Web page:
1937: Olaus and Mardy, founding member of the newly created Wilderness Society, takes a seat on the council, along with their friend and colleague Aldo Leoplold.
1945: Olaus resigns from the Biological Survey to become director of the Wilderness Society.
When Olaus became The Wilderness Society director, Mardy spent countless hours working with him to protect our nation’s wild lands; by giving lectures, promoting legislation, and even leading a group through the Brooks Range in 1956.
These efforts paid off because in 1960, The Artic Wildlife Range was designated the Arctic Wildlife Refuge. Mardy describes this moment as one of the few times she ever saw her husband cry during their 39 year marriage.
Their History in Writing 1951: Elk of North America , by Olaus, is published. 1954: A Field Guide to Animal Tracks , by Olaus, is published. 1960: Balance of Nature , illustrated by Olaus, is published. 1962: Two In the Far North , written by Mardy and illustrated by Olaus, is published.
1968, Oil was discovered under Alaska’s Prudhoe Bay. This had great implications for the Alaskan Wilderness, much like to Gold Rush at the turn of the century had. Mardy continued her work with The Sierra Club and in 1975 was invited to be the key note speaker for a National Park Service Conference in Alaska. She was also to act as a special consultant and her task was to fly around the state to evaluate areas to be included in the proposed Alaska National Interest Lands Conservation Act. Mardy’s report and recommendations went into the congressional battle to protect Alaska.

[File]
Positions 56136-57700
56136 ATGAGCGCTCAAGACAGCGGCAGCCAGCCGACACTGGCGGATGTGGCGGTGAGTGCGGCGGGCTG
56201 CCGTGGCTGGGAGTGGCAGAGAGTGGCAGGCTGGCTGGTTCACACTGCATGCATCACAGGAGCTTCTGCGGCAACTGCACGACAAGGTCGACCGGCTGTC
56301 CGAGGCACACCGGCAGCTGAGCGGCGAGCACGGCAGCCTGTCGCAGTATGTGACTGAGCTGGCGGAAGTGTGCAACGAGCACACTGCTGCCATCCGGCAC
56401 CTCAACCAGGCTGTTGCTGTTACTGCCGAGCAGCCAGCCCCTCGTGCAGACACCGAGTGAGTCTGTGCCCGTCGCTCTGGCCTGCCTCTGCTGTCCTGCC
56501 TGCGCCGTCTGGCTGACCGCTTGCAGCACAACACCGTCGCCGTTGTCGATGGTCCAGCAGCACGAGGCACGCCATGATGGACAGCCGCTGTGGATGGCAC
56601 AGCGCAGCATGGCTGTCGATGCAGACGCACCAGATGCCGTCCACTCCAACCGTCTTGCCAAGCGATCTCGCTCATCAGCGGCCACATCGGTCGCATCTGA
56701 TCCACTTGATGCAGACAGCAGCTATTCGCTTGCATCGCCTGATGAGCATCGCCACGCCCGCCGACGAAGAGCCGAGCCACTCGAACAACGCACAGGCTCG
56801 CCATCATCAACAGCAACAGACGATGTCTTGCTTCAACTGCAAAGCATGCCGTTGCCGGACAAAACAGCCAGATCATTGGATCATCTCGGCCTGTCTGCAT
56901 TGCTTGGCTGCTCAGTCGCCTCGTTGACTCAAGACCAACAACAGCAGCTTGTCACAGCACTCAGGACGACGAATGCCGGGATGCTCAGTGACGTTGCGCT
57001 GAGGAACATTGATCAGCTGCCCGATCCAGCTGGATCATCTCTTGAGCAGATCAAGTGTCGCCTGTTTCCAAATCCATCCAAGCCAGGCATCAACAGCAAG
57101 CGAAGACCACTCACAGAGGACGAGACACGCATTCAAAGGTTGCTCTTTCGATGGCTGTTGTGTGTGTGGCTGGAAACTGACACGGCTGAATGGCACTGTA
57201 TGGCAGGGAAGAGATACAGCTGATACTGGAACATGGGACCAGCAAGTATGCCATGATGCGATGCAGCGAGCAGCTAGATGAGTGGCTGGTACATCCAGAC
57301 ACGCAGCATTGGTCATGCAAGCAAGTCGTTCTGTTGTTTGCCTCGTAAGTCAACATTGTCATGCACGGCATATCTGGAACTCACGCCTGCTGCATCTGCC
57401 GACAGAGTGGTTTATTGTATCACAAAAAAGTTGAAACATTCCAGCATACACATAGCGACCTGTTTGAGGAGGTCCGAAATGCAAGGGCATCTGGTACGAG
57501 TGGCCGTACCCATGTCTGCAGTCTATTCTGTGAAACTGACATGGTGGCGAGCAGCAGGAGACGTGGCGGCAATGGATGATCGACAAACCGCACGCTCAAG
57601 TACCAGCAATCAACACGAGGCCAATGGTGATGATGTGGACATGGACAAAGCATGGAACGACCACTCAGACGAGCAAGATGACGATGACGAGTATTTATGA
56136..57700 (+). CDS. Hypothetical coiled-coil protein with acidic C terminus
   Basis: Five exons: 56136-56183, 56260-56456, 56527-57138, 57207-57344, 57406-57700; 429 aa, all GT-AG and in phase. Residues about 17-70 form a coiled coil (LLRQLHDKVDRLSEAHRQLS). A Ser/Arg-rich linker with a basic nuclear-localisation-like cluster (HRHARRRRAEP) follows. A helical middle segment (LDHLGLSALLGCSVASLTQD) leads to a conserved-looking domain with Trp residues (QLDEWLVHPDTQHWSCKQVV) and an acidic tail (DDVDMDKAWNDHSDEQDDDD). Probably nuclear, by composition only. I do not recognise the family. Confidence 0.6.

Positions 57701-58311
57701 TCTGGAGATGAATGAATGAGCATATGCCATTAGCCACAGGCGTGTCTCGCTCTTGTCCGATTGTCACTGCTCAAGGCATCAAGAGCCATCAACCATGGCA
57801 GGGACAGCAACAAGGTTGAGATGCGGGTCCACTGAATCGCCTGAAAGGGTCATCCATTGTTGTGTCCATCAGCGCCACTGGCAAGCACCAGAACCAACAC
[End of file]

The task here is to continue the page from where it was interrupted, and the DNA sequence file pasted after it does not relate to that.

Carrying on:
1980, December 2 nd the ANILCA bill or Alaska Lands Act was passed.
“ The Grandmother of the American Conservation Movement”
1980 by the late 80’s Mardy was recognized for the depth and perseverance of commitment to the land. Others had done much to preserve wilderness, but few approached her lifelong, constant, personal commitment. And although she shunned the spot light,
she was awarded the Audubon Medal, the Sierra Club’s John Muir Award, and The Wilderness Society's Bob Marshall Award, among many others. She was also the subject of countless interviews and TV, including pieces by Charles Kuralt, and National Geographic.